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Join Date: May 2009
Fingerprint reader instead of reading 'mini' - 10-11-2009, 04:58 PM
This mod made me restless. Now I wanted a fingerprint scanner too, but in a different location. Here's the story.
Some research found 4 options from Upek (I didn't search other manufacturers) that support USB. The Eikons come with the Protector Suite (it's also free on the Upek site) and one can assume that they will be supported for quite a while. This mattered to me.
The TCEEA4 module
Power: 3.3V to 3.6V.
I learned through somebody at Upek that this module would be fully compatible with the Protector Suite, but that's not official, and I don't know whether updates of the Protector Suite will be compatible in the future.
Pros: Form factor.
Cons: Need to solder on motherboard for lower power source. Protector Suite in the future?
Price: An offer from Upek Germany ranged from the mid-50s (Euros) for 1 module, to nearly 300 for 10.
(If there would be official information that TCEEA4 works with Protector Suite there may be a small market for a kit that should also include cable, connector, and instructions, possibly for a way that does not violate warranty for the motherboard... Anyone?)
The TCESC4K module
Power: 3.0V to 3.6V
Pro: Form factor.
Con: Solder on motherboard. No info about Protector Suite.
A comparison of the two modules above is here.
I wanted to use an existing 5V USB, I wanted software support for the near future, and I wanted to start NOW. And rumbling through the back of my mind was an idea for a challenging mod.... That left the Eikons to grab at the shop.
The Eikon (as used by the pioneering rich2871)
Pros: Protector Suite support, already demonstrated to work in a mini mod, 5V USB.
Cons: Needs room, can only go under the areas for the palms.
Pros: Very likely the same technology as the Eikon, so same Pros. Scanning strip lengthwise on board... so, if I could fold that board... the challenge!
I bought the Eikon-To-Go. I could always use it in its stick incarnation if it turned out to be immoddable (does that word exist?).
Here are the dissassembled parts
Details of the board
To cut it into (roughly) halves, three internal leads later need to be reconnected. At that point I had not lost anything if I would put it back into the USB stick enclosure... Also I did not want to solder on the top side and located connections on the bottom side.
But first a test for the available space. I wanted the touchstrip close to the right display hinge, roughly symmetrically to the power button. Some soft wax was fine, after padding the space with elastic foil to prevent the wax from leaving traces and from getting into every tiny crack. The metal cable guide would have to go, cables would be held in place by the reader.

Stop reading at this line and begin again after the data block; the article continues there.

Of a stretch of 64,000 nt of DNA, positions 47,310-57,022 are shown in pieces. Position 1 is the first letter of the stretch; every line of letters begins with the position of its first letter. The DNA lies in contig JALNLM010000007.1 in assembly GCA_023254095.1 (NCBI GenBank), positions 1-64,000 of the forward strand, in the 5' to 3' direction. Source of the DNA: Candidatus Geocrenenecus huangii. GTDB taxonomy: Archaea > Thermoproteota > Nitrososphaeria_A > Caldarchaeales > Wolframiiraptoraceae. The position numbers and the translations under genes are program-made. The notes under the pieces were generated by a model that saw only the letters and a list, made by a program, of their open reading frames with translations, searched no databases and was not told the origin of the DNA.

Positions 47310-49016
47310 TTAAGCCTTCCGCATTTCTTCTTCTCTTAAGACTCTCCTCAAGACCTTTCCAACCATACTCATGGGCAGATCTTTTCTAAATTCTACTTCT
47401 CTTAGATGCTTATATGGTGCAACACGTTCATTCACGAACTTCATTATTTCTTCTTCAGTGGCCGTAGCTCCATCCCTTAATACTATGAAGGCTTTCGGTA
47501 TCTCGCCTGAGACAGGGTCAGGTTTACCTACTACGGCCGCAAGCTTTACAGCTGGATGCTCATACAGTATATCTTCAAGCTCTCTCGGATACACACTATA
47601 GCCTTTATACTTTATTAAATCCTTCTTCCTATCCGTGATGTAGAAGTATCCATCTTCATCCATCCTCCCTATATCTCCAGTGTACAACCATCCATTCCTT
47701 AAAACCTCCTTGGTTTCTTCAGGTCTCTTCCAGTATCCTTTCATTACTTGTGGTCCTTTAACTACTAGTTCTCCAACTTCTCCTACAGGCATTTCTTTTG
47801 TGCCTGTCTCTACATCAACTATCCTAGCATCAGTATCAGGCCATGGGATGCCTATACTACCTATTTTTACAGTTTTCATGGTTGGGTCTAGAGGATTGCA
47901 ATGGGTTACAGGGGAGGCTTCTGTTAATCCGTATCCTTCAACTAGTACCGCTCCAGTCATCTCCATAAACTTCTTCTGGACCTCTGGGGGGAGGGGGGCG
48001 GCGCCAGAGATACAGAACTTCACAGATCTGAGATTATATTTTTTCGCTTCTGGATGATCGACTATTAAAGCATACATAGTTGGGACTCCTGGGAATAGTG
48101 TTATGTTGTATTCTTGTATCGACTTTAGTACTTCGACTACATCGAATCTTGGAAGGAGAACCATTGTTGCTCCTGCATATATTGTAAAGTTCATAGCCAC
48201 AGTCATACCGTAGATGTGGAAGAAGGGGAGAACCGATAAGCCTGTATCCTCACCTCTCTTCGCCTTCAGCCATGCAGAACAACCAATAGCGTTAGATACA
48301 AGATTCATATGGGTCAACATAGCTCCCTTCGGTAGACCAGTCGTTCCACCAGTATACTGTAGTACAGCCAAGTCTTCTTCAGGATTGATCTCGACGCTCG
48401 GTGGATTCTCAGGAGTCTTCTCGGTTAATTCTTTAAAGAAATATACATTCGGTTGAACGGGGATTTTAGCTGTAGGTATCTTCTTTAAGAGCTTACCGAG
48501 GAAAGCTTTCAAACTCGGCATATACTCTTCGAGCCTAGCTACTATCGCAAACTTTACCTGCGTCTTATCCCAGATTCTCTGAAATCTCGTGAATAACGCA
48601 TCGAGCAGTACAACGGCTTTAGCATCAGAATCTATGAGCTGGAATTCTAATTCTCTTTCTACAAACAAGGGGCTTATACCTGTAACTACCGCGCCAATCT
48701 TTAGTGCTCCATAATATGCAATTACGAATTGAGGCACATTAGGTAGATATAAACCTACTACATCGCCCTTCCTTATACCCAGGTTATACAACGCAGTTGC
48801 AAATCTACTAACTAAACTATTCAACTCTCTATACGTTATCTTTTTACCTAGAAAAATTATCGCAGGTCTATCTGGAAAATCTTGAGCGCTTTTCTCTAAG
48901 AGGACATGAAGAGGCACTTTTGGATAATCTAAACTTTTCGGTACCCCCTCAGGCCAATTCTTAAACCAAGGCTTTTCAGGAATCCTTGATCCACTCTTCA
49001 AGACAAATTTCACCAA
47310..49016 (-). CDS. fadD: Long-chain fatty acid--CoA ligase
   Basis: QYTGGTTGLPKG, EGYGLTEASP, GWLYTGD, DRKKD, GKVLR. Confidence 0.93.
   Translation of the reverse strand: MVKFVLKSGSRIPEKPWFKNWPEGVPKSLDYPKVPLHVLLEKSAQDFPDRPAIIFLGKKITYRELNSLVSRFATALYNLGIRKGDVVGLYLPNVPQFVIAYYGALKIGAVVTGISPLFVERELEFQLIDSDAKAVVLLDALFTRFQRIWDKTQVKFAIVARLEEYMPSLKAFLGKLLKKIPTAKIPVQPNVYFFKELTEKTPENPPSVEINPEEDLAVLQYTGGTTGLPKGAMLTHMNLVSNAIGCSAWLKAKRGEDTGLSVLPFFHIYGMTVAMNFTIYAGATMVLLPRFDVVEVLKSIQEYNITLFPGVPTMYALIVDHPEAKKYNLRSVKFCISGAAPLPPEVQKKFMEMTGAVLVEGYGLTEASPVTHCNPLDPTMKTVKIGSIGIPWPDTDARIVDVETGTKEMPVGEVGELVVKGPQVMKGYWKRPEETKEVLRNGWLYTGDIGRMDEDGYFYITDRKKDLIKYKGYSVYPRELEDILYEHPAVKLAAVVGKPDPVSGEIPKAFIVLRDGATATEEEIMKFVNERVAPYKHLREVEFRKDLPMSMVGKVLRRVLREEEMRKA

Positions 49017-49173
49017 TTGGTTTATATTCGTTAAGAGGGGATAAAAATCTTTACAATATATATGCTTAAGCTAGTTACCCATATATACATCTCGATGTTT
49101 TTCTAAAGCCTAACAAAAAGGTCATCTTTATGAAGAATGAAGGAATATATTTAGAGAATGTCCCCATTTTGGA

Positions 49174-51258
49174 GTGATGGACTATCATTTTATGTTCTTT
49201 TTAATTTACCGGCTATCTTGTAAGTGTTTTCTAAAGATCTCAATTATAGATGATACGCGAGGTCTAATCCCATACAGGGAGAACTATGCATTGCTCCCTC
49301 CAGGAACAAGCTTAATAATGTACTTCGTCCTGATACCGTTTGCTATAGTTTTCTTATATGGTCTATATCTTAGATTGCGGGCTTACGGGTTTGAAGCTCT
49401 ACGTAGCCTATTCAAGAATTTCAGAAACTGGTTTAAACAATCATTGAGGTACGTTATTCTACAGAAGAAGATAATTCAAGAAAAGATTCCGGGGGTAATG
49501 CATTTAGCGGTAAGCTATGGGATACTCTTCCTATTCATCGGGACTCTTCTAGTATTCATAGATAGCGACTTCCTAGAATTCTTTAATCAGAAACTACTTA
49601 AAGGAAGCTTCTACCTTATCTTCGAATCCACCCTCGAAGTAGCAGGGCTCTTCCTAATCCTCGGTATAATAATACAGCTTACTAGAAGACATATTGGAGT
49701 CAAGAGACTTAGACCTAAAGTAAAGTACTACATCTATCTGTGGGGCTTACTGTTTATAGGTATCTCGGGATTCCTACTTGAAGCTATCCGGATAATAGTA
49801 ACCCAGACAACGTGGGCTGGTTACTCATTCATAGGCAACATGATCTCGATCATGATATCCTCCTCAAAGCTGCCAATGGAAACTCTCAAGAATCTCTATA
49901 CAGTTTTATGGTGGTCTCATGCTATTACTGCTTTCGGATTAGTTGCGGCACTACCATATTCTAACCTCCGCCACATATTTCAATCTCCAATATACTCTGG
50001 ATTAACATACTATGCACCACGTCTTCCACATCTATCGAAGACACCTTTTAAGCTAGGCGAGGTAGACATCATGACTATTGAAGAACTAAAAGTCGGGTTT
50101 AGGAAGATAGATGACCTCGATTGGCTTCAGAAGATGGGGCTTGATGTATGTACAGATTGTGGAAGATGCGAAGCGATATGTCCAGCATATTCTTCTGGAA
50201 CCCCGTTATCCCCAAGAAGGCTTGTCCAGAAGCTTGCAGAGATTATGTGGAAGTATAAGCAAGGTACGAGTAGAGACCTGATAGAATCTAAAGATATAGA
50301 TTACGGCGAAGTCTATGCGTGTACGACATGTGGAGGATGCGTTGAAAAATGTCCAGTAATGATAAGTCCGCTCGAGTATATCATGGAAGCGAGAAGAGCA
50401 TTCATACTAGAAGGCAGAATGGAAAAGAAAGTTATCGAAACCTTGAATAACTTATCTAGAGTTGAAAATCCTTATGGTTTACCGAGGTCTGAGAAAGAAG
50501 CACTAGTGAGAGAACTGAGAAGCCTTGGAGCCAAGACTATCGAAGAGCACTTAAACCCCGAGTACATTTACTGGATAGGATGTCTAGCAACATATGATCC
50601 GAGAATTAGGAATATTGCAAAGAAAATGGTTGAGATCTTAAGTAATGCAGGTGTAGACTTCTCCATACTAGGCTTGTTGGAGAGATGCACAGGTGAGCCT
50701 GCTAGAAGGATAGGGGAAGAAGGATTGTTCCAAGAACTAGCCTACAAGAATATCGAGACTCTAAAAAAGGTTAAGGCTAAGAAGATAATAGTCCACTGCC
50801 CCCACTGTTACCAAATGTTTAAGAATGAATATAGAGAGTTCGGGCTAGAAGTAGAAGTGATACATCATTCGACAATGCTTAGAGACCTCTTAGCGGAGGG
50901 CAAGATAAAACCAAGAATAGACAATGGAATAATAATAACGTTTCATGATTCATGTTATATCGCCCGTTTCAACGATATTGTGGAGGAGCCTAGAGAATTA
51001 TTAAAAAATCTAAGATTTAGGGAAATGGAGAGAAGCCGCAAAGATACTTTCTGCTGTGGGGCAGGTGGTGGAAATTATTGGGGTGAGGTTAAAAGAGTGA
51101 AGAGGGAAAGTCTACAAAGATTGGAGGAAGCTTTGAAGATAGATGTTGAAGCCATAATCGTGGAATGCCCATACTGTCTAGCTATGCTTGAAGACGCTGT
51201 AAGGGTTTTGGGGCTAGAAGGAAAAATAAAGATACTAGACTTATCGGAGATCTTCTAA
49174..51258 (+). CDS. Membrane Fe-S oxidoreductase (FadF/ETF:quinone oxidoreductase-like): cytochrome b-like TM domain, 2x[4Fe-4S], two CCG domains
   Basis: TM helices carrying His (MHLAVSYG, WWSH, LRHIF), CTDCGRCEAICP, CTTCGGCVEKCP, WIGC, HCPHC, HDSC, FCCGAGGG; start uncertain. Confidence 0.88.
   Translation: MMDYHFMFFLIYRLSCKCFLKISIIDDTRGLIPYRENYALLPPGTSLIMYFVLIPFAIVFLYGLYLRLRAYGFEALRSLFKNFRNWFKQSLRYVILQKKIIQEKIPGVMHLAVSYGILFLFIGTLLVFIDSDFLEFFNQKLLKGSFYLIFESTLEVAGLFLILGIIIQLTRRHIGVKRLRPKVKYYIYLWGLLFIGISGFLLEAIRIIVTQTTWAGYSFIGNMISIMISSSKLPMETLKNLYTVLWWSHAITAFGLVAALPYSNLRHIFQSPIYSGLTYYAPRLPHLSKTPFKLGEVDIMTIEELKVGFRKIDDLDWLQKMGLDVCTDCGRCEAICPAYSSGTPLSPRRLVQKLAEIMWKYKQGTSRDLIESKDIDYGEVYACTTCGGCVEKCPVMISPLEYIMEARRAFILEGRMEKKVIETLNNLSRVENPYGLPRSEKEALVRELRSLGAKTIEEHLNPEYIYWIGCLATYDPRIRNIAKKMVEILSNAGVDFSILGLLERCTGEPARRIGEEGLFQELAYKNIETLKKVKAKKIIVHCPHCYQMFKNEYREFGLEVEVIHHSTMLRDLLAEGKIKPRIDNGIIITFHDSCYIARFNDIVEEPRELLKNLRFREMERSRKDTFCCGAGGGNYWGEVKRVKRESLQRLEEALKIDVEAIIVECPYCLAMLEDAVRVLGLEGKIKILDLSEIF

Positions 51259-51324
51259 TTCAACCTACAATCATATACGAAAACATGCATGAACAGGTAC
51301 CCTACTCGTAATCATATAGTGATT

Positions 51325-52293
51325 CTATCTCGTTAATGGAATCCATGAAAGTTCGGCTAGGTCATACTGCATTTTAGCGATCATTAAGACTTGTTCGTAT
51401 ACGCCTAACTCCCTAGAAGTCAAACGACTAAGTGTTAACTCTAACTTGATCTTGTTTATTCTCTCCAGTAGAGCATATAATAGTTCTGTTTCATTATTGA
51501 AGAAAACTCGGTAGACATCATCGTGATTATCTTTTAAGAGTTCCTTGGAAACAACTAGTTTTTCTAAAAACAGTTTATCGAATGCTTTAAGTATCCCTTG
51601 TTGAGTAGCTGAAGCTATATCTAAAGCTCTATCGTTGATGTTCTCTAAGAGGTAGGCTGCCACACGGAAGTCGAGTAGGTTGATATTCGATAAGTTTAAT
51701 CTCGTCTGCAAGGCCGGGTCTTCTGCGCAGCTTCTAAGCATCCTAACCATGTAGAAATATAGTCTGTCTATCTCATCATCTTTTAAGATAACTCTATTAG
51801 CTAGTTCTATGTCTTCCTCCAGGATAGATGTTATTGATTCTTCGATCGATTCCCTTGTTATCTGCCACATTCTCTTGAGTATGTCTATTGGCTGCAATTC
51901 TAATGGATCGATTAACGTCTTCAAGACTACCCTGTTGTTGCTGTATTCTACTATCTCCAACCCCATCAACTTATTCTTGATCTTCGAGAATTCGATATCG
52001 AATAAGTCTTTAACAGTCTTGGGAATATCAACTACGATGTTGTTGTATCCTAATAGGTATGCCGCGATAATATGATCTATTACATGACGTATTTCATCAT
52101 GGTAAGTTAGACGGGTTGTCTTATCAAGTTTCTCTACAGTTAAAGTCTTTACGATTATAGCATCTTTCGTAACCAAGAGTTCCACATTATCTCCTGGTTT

Then I cut the board in half, removed the USB plug, connected all 5 leads, added a new cable (the 5 tiny pads on the bottom side are USB, the middle one is a second ground, I left it unused), and folded the board. Although I had fixed all wires with glue, one of the tiny leads ripped of and I was very lucky to find it again digging deep from the top side. Now it looked ugly but it worked again. Phwwwwwwww. The tiny leads turned out to be by far the main difficulty in this mod.
Flat band cable and a ZIF connector soldered to the USB port of the touchscreen controller board. Test. Works.
In the original enclosure, the touchstrip is some 2.5mm below enclosure edge, with a smooth broad trough to slide the fingertip through. The high sides guide the fingertip in a straight line.
Mimicking this in the area where the "mini" is printed was going to look awful. Instead I tried to keep the look somewhat similar to the bezel around the power button -- it will still be possible to remove more of the palmrest plastic if necessary. Cut the hole (some shielding foil had to go), dremeled, whittled, and filed... The reader was insulated with Kapton tape, and then it was time for the first fitting test.
The ZIF connector got fixed to the motherboard and the metal cable guide vanished. To take some of the finger pressure load I added a piece of stiff-elastic foam.
A few layers of electric tape around the touchstrip were to keep it a little sunk into the palm rest. Double sided tape holds them together. Here are connector and touchstrip in their final locations.
And this is how it currently looks. I'm happy with that except for the ugly scratch that I had to make to keep me humble...
Note: The Ikon-To-Go seems to be touchy with USB hubs. It didn' work with an older no-name USB 1.1 hub or an older Hama USB 2.0 hub (both had given me other problems in the past, I only wanted to use them for testing the mod, so that in case of a mistake I would not fry a motherboard directly). A recent Conrad USB 2.0 hub or the touchscreen hub were fine.
|eikon to go, eikon-to-go, fingerprint reader, mini 9, mod|
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